O'Flaherty, Heim, & Curtis Ltd.

O'Flaherty, Heim, & Curtis Ltd. > Family Law > Grandparents Do Not Need To Prove A “Significant Triggering Event” To Establish Placement

Grandparents Do Not Need To Prove A “Significant Triggering Event” To Establish Placement

In Wohlers v. Broughton, the court of appeals held that 1) grandparents did not need to prove a “significant triggering event” occurred to establish placement with the minor child; and 2) the court properly applied Troxel v. Granville, 530 U.S. 57 (2000) in determining a visitation schedule.

Wohlers is a grandparent visitation case involving the special grandparent visitation provision set forth in sec. 767.43(3) Wis. Stats.  The special grandparent visitation statute applies when  a) there is a non-marital child whose parents have not subsequently married; b) the paternity of the child is established in this state, or another, if the grandparent filing the petition is a parent of the child’s father; and c) the child has not been adopted.

In Wohlers, the mother of E.B. was in jail and the maternal grandparents had assumed the care of the child for approximately 5 years.  Steve Wohlers was adjudicated E.B.’s father when the child was approximately 3 years old.  Once adjudicated the father, Wohlers was granted periods of physical placement with E.B.  The grandparents filed a motion allowing them to intervene and establish vistitation with E.B.  The parties subsequently entered into a stipulation granting sole custody to the Wohlers and visitation to the grandparents.  In a two-week period, Wohlers would have placement with E.B for nine days and the grandparents would have placement for five days. 

Wohlers then sought to amend the stipulation and filed a motion to establish or eliminate grandparent visitation starting with the 2007 – 2008 school year.  Wohlers, at a status conference on the matter, requested a hearing to determine whether the grandparents even had standing to assert visitation rights because there was no “significant triggering event” justifying intervention in the parent-child relationship under Holtzman v. Knott, 193 Wis. 2d 649, 533 N.W.2d 419 (1995).  After briefing the issue, the court denied Wohler’s motion regarding the grandparent’s lack of standing to assert visitation.  At trial, Wohlers submitted a plan outlining his proposed visitation schedule beginning with the school year.  Wohlers’s schedule allowed the grandparents one weekend per month with E.B., one mid-week evening visit per week upon his approval, and one vacation of up to seven days per year.  The Dane County Family Court Counseling Service (DCFCCS) and the GAL recommended every other weekend visitation during the school year.  The court only addressed school year placement.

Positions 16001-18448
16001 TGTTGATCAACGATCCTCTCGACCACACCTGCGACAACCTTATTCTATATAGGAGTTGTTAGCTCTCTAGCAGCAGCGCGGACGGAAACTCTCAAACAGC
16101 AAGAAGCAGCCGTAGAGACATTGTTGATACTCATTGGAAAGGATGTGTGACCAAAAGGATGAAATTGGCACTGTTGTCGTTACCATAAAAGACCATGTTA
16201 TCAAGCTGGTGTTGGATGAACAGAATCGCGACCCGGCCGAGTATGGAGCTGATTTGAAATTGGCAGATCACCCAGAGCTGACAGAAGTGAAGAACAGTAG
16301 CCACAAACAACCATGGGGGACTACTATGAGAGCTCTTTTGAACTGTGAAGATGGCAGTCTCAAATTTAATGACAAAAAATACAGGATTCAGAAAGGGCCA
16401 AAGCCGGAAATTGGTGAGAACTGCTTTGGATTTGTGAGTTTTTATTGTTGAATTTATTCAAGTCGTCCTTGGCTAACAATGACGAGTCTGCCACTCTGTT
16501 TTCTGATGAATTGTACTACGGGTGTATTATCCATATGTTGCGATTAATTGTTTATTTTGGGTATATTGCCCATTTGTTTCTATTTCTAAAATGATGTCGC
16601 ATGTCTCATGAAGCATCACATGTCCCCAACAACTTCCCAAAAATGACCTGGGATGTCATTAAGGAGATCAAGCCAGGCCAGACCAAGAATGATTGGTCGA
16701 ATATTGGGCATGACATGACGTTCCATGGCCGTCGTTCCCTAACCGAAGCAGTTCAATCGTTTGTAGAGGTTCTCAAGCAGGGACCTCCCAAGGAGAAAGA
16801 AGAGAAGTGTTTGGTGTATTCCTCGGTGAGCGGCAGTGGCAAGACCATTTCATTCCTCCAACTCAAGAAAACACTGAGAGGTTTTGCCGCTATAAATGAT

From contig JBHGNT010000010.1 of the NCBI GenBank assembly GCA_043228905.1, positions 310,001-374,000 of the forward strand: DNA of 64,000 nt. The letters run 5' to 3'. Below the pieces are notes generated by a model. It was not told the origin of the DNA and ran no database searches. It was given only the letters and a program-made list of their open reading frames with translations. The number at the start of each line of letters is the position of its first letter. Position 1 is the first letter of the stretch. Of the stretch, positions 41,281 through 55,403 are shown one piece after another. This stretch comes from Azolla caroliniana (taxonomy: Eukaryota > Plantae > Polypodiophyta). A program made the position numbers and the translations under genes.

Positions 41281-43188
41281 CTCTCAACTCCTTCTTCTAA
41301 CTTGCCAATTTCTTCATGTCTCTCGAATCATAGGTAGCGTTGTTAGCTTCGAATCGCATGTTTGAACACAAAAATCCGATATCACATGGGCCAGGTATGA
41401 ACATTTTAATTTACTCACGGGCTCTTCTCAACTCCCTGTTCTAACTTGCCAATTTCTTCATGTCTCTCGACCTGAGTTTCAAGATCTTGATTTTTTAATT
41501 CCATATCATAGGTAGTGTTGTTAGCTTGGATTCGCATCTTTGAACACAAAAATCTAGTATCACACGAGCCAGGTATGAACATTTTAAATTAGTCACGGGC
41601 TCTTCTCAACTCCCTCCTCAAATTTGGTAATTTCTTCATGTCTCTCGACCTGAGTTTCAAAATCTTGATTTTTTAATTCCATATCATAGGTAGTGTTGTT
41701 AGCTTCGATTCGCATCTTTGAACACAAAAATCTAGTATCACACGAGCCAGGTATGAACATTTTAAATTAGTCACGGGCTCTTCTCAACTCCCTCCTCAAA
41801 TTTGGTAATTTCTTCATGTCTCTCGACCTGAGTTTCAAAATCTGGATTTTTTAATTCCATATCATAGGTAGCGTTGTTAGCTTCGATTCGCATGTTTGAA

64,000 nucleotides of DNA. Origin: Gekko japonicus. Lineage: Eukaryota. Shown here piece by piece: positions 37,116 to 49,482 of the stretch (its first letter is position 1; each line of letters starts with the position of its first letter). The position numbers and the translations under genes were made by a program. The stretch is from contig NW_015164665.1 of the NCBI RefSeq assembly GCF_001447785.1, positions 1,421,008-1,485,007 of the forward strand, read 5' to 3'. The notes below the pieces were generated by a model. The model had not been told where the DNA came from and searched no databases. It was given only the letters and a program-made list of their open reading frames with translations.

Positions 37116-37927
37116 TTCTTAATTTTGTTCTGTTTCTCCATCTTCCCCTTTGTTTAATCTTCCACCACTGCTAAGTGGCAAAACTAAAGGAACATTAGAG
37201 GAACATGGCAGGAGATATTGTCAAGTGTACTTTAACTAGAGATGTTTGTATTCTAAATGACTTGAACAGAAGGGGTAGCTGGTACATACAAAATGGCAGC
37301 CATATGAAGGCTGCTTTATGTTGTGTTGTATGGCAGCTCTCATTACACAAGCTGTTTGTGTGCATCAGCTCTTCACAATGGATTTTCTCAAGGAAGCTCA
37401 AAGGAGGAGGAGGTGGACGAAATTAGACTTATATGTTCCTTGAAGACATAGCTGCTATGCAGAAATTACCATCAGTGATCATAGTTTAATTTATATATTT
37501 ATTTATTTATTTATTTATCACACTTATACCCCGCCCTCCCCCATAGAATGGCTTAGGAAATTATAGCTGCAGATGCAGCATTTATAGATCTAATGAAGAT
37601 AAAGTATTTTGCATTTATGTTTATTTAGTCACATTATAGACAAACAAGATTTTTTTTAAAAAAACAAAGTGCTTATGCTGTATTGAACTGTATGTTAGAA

The trial court found that the DCFCCS and the GAL’s recommendations of alternate weekend visitation to the grandparents was in E.B.’s best interest.  Wohlers appealed, stating that 1) the trial court erred by declining to require the grandparents to prove the existence of a “significant triggering event” under Holtzman; 2) the trial court failed to give “special weight” to Wohler’s proposal as required by Troxel; and 3) the trail court erred in failing to address placement for non-school year time.

The court of appeals held that Holtzman did not apply because in that case, the party seeking visitation with the child was a woman who had been in a relationship with the child’s biological mother.  The Holtzman court held that in determining whether to grant a third-party visitation with a child, there must first be a parent-like relationship with the child, and there must be a “significant triggering event” warranting intervention into the parent-child relationship.  The Holtzman court noted that the legislative intent of the third-party visitation statute was that it would apply in situations of marriage dissolution.  In Holtzman, there was no marriage so the two factors did not apply.

Applying that reasoning, the court of appeals in Wohlers stated that since there was no marriage, Holtzman factors were not applicable.

Secondly, Wohlers argued that under Troxel, there was a rebuttable presumption that Wohlers’s proposed placement schedule was in E.B.’s best interest.  Under Troxel, it is presumed the fit parents act in their child’s best interest.

The Wohlers court of appeals held that the record clearly indicated that the court considered that there is a rebuttable presumption that Wohlers is acting in E.B.’s best interest, but that the GAL’s recommendations were appropriate.  The Wohlers court stated that “the court’s decision reflects an analytical process that shows the court applied the correct legal standard.”  First, the court rejected the idea that the experts’ opinions were entitled to any special weight.  The court found that E.B. was attached to both Mr. Wohlers and the grandparents. 

Lastly, the court of appeals held that the trial court erred in limiting the scope of the issues before the court to only the school year visitation.  The record is clear that Wohlers intended for any order to reflect school, as well as non-school visitation.  The issue was mentioned in correspondence and briefing to the court.

Comments are closed.